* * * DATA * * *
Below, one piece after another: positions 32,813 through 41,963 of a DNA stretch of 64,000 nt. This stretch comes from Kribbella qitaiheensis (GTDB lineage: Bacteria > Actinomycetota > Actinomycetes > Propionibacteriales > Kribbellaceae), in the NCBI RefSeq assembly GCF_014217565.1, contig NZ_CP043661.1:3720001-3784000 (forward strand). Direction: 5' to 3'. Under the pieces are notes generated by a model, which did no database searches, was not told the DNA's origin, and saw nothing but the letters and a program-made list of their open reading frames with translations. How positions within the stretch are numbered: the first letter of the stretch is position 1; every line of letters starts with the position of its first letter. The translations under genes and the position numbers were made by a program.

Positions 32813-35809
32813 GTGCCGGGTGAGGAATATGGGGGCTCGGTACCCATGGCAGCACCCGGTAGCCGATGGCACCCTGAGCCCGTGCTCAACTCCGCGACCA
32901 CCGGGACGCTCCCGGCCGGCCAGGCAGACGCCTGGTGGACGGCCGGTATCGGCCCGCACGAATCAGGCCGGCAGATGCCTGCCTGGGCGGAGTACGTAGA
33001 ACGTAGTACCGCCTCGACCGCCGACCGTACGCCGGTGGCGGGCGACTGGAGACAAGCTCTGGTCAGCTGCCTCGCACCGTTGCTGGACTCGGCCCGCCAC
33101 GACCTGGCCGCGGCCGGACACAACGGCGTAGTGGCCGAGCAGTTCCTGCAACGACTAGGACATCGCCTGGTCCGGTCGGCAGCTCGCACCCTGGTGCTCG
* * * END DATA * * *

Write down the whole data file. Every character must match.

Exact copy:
Below, one piece after another: positions 32,813 through 41,963 of a DNA stretch of 64,000 nt. This stretch comes from Kribbella qitaiheensis (GTDB lineage: Bacteria > Actinomycetota > Actinomycetes > Propionibacteriales > Kribbellaceae), in the NCBI RefSeq assembly GCF_014217565.1, contig NZ_CP043661.1:3720001-3784000 (forward strand). Direction: 5' to 3'. Under the pieces are notes generated by a model, which did no database searches, was not told the DNA's origin, and saw nothing but the letters and a program-made list of their open reading frames with translations. How positions within the stretch are numbered: the first letter of the stretch is position 1; every line of letters starts with the position of its first letter. The translations under genes and the position numbers were made by a program.

Positions 32813-35809
32813 GTGCCGGGTGAGGAATATGGGGGCTCGGTACCCATGGCAGCACCCGGTAGCCGATGGCACCCTGAGCCCGTGCTCAACTCCGCGACCA
32901 CCGGGACGCTCCCGGCCGGCCAGGCAGACGCCTGGTGGACGGCCGGTATCGGCCCGCACGAATCAGGCCGGCAGATGCCTGCCTGGGCGGAGTACGTAGA
33001 ACGTAGTACCGCCTCGACCGCCGACCGTACGCCGGTGGCGGGCGACTGGAGACAAGCTCTGGTCAGCTGCCTCGCACCGTTGCTGGACTCGGCCCGCCAC
33101 GACCTGGCCGCGGCCGGACACAACGGCGTAGTGGCCGAGCAGTTCCTGCAACGACTAGGACATCGCCTGGTCCGGTCGGCAGCTCGCACCCTGGTGCTCG